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Rateable value thresholds and Guidance notes.

The Non-Domestic Rating (Small Business Rate Relief) (Amendment) (England) Order 2006



Rateable value thresholds

Eligible businesses with a rateable value below £6,000 will get 100 percent relief. This relief will decrease on a sliding scale of 1.2 percent for every £120 of rateable value up to £11,999. In addition, for these properties the bill will be calculated using the small business non-domestic rating multiplier.

Eligible businesses with a rateable value between £12,000 and £17,999 will have the small business multiplier applied to their bill (provided they fulfil the ratepayer criteria).

If your business ceases to be eligible on a day during the year in question, the relief will cease on that day.

The Small Business Rate Relief scheme will be funded by a supplement on the rate bill of those businesses not eligible for the relief. This supplement is built into the standard rating multiplier.

Guidance notes

This form may be used for a first application for small business rate relief in a valuation period in respect of a property or for a fresh application that is required because the ratepayer has taken up occupation of an additional property. 

A valuation period is the period of five years for which a local non-domestic rating list is in force (ie. the period between revaluations of non-domestic business premises). If the ratepayer takes up occupation of any additional properties they will need to reapply for relief.

Small business rate relief can only be claimed for one property. A first application for relief in a valuation period in respect of a property should be made and all properties in England occupied by the ratepayer must be listed. Where the ratepayer starts to occupy a new property after making an application but wishes to continue receiving relief in respect of the same property, a fresh application must be made .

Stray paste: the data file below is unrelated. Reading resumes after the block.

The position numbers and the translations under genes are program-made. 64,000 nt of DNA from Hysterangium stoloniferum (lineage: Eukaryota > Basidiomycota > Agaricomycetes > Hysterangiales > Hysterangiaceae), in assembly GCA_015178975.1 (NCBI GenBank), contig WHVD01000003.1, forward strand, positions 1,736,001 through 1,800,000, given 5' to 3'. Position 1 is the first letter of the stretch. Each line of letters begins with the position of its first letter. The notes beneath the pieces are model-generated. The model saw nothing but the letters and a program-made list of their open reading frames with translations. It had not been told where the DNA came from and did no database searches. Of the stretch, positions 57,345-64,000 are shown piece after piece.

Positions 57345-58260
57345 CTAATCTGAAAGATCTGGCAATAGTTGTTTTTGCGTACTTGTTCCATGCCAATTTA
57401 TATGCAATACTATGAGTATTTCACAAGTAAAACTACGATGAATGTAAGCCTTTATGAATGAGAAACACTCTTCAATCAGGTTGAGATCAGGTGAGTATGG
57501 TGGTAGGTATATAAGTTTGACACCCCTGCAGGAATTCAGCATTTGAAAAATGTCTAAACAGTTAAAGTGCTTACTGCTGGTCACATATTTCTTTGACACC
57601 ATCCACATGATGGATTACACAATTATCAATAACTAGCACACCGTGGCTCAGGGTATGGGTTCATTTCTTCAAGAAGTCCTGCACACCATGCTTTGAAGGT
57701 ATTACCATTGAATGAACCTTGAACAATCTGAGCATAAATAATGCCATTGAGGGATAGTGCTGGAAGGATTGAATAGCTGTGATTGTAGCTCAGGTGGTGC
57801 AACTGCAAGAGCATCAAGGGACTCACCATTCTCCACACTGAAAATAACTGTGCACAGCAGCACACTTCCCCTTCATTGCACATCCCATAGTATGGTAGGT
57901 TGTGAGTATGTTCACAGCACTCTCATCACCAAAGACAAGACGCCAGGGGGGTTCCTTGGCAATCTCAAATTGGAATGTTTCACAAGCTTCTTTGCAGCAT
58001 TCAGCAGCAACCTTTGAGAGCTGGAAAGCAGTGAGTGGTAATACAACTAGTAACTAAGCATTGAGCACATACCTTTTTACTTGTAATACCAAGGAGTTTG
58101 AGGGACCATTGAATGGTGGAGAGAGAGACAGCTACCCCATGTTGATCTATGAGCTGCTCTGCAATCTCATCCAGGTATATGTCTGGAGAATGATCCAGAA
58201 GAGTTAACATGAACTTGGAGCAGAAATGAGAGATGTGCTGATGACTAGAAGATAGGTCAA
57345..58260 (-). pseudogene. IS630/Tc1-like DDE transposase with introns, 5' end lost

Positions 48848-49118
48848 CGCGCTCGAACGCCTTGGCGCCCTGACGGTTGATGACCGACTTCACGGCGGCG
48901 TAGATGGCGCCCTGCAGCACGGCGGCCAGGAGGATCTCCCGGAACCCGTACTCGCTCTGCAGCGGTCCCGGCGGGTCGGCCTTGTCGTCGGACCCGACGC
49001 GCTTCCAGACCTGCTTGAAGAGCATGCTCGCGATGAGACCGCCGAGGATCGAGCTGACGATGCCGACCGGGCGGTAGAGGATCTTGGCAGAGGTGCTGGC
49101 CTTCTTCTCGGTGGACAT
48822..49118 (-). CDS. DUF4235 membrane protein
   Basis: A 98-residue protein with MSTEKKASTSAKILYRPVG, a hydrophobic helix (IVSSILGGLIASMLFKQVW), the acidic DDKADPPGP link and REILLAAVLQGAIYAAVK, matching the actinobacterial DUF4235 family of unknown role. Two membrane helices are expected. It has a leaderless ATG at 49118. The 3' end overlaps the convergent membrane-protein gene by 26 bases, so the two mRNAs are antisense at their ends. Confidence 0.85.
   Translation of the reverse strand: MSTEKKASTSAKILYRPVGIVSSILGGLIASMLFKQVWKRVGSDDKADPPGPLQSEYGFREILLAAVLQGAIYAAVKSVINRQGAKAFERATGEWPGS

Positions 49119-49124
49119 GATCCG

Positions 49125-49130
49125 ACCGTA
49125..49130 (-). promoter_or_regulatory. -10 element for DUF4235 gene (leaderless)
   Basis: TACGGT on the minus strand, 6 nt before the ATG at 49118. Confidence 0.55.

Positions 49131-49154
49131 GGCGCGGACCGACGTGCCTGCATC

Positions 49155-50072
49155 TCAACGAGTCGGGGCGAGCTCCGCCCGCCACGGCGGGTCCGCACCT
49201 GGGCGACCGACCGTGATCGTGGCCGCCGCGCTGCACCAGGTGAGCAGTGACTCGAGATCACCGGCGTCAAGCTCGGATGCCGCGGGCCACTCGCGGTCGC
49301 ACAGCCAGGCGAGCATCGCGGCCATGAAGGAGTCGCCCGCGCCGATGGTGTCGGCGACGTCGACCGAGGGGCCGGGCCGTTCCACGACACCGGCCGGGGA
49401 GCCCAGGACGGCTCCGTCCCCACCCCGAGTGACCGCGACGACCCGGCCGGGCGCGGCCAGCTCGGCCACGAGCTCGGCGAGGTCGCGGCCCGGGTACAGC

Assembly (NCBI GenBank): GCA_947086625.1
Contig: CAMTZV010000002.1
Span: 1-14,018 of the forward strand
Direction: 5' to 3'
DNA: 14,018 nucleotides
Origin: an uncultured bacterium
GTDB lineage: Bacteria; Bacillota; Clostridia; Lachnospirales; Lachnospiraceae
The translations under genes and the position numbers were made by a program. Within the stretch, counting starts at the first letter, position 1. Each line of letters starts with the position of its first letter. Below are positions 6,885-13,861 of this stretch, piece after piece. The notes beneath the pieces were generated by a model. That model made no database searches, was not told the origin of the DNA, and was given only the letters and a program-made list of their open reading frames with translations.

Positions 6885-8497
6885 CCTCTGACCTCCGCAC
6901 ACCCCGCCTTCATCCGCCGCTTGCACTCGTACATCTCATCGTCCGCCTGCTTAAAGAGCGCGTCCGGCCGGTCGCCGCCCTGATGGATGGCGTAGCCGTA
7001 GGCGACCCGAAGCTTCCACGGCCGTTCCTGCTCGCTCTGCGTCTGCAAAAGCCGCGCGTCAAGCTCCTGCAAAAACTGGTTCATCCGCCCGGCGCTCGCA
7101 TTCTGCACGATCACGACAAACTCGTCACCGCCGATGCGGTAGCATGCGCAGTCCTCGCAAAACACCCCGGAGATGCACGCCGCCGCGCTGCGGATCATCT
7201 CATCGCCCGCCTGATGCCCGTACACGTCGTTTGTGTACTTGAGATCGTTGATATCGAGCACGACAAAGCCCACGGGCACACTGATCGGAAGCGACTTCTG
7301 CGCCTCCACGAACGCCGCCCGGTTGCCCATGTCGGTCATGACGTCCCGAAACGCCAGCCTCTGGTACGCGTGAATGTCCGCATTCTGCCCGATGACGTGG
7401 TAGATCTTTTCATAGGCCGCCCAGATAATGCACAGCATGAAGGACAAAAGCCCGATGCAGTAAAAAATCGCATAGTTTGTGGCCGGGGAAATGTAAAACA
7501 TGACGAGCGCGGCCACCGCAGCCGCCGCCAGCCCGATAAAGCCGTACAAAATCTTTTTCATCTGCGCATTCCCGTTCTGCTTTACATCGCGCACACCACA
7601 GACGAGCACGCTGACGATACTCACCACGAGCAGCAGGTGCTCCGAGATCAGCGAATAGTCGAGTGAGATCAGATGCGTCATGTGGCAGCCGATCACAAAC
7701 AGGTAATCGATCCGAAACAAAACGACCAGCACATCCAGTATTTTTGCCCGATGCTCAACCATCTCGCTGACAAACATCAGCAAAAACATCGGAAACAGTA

It should be noted that, for any particular day, the billing authority will disregard the ratepayer’s occupation of an additional property in England where-

  1. its rateable value shown in the local non-domestic rating list for that day is not more than £2,599; and
  2. the aggregate rateable value on that day of all the properties the ratepayer occupies in England is not more than £25,499 (where the property for which relief is sought is situated in Greater London) or £17,999 (where the property for which relief is sought is situated outside Greater London)

Small Business Rate Relief and additional premises after 1 April 2014:

A new incentive for growing small businesses was introduced on 1 April 2014. If you already receive Small Business Rate Relief and you occupy an additional property after 1 April 2014; instead of losing Small Business Rate Relief (which was the rule up to 31 March 2014) you will continue to receive your current Small Business Rate Relief for up to 12 months. If you already receive Small Business Rate Relief and your business occupies another premises after 1 April 2014 you must inform us.

Therefore, if the ratepayer occupies more than one property, their entitlement to relief is dependent on the rateable values of the other properties they occupy. Where the ratepayer occupies properties in more than one area, if the rateable value of a property outside of the area of the billing authority granting the relief goes up, the ratepayer must notify that billing authority of the increase. This does not require a fresh application but must be done in writing.

If the ratepayer is uncertain about which billing authority area any of the properties they occupy is in, they should contact the authority which grants the relief.

The application must be signed by the ratepayer or a person authorised to sign on behalf of the ratepayer. This means where the ratepayer is –

  1. a partnership, a partner of that partnership
  2. a trust, a trustee of that trust
  3. a body corporate, a director of that body, and in any other case, a person duly authorised to sign on behalf of the ratepayer

Warning - it is a criminal offence for a ratepayer to give false information when making an application for small business rate relief.

There is also information on gov.uk

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